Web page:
The Internal Revenue Service (IRS) has instituted a new international audit/examination strategy which includes targeting U.S. distributors of goods sourced from foreign-related entities. The goal of the IRS is to identify U.S. distributors who have reported losses or low profits on U.S. tax returns. The IRS believes they can assert that the identified U.S. distributors would have reported higher earnings and increased taxes, if proper transfer price methods were used.
Multinational corporations are allowed to set their own intercompany pricing strategies, but those pricing strategies need to be fair and at arm's-length according to U.S. transfer pricing regulations. Appropriately established transfer pricing strategies are the means by which to ensure compliance with tax rules and regulations. Proper transfer pricing compliance reduces the potential of tax evasion by reducing the opportunity for organizations to improperly transfer revenue from a higher tax jurisdiction to a lower tax jurisdiction.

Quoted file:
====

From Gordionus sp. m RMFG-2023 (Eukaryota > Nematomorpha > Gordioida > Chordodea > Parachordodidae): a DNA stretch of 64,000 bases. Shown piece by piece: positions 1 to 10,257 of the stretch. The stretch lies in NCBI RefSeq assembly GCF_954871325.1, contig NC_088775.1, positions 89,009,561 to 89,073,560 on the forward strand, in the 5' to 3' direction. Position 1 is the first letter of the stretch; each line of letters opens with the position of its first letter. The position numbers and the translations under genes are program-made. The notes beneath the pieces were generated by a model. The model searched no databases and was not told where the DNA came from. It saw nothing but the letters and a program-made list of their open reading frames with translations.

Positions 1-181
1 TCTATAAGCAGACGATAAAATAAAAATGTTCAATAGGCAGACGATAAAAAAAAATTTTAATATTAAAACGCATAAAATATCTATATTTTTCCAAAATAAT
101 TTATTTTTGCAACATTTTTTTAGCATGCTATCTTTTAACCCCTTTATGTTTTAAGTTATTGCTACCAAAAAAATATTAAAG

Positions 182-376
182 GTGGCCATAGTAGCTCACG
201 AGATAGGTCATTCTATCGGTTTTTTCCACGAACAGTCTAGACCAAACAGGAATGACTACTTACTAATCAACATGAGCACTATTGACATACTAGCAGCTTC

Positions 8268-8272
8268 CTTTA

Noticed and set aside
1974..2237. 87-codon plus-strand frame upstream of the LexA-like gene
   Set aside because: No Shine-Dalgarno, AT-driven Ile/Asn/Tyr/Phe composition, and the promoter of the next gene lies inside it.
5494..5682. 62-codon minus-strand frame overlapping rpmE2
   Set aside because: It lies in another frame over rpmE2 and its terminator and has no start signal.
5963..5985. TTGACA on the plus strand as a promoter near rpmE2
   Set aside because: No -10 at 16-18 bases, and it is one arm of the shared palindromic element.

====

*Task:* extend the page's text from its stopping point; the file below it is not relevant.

U.S. distributors with intercompany transactions should have a documented transfer pricing policy in place to address the regulations. Transfer pricing benchmarking, documentation, and training can help businesses minimize compliance risk and reduce the potential for double taxation.
Nearly ten years after the release of the initial exposure draft, FASB issued ASU 2016-02, Leases - The standard may have been issued, but the conversation about this re-write of legacy guidance has not slowed.
You need to be cautious when entering into a bartering relationship and remember to track everything and the key to accounting for bartering is making sure you still record the income earned and expenses incurred.